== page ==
I hope you won't think it vain that I'm posting directly below what the NaPoWriMo blog looks like today. If you click on the image, you'll see my name in the fourth paragraph. I'm such a fan boy, huh? I am nonetheless both honored and humbled. Thank you, Maureen!


Okay, on to today's poem, merging the two "official" prompts: a curtal sonnet on water, then.

Water

I fill my glass from the faucet, get ice from the fridge,
sit down to watch an episode of Swamp People,
who hunt alligators in murky, brown water
that makes the monsters invisible. How rich
the ways H2O affects us, both lethal
and harmless. Did you know we all can walk on water?

If it's white and crunchy. It can be unseen yet blue,
giving sky its tint. It makes Earth a marble
glowing aquamarine and pearl in outer
space. None on this planet can live without you,
                                                              our trusty friend, water.

—Draft by Vince Gotera    [Do not copy or quote . . . thanks.]

And now to Alan's poem. Alan says, "I attempted to follow both of the prompts today, and I was glad about the curtal sonnet assignment, and I though the water part would be easy. But, strangely enough, thinking about water made me think about chores for this weekend, and I was considering how wet grass requires more attention to mow.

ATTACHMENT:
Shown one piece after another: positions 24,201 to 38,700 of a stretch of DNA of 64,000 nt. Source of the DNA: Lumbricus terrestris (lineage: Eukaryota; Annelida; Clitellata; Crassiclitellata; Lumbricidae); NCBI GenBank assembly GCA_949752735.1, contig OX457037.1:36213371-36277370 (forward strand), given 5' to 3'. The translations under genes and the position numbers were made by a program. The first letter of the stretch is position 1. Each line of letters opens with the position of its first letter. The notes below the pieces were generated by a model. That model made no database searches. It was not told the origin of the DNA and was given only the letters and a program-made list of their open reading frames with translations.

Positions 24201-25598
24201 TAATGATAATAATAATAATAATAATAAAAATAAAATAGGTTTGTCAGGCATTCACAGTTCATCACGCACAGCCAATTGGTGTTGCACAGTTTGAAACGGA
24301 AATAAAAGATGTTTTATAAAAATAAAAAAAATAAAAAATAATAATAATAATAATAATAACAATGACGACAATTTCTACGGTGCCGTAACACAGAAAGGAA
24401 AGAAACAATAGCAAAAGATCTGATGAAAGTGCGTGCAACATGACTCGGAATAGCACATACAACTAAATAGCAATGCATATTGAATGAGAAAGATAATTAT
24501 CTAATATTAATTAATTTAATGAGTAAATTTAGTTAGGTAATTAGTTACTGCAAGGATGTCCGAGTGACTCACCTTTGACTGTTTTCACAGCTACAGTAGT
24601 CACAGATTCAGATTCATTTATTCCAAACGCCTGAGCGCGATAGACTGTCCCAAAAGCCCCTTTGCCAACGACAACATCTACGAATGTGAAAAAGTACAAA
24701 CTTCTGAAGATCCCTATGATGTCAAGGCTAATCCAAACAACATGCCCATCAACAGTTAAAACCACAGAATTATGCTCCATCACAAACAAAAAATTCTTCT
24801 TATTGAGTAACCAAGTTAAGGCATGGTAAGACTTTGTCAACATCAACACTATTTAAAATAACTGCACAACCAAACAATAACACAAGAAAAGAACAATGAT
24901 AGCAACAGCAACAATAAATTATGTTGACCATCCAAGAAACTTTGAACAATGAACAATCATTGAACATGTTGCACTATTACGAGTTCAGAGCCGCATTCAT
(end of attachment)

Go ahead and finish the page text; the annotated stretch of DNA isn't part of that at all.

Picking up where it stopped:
"But the real problem, Vince, is Hopkins's 'Pied Beauty' for an example, because I was wanting to follow that model carefully, rhyme scheme and all. But look at that thing! It looks as if it is abc/abc/dbc/dc, because it's 'things/cow/swim//wings/plow/trim//strange/how/dim/change/him.' But, being from the Deep South myself, I was tempted to claim that 'strange' and 'change' almost rhyme with 'things' and 'wings,' claiming a slant rhyme or some such, but I figured that folks from other parts of the country would consider my claim specious or my rhyming lazy, so I decided to treat the a and d rhymes as if they rhyme with each other exactly.

"There are times when my Southern accent works to my advantage, given that 'guitar' can be either iambic or trochaic, depending on the need, but I want to play fair."

First Mowing after Easter

First mowing after Easter, moisture clumps
                new fresh-grown grass. My mulching mower slows,
                                and I, to clear the clogs, must leave the lawn
for pavement, banging wheels until the lumps
                extrude to free the blade. And, yet, I chose
                                this time to work, an hour after dawn,

for what, mown, this lawn brings, the bird that jumps
                from plainsight bug to bug, how wet grass goes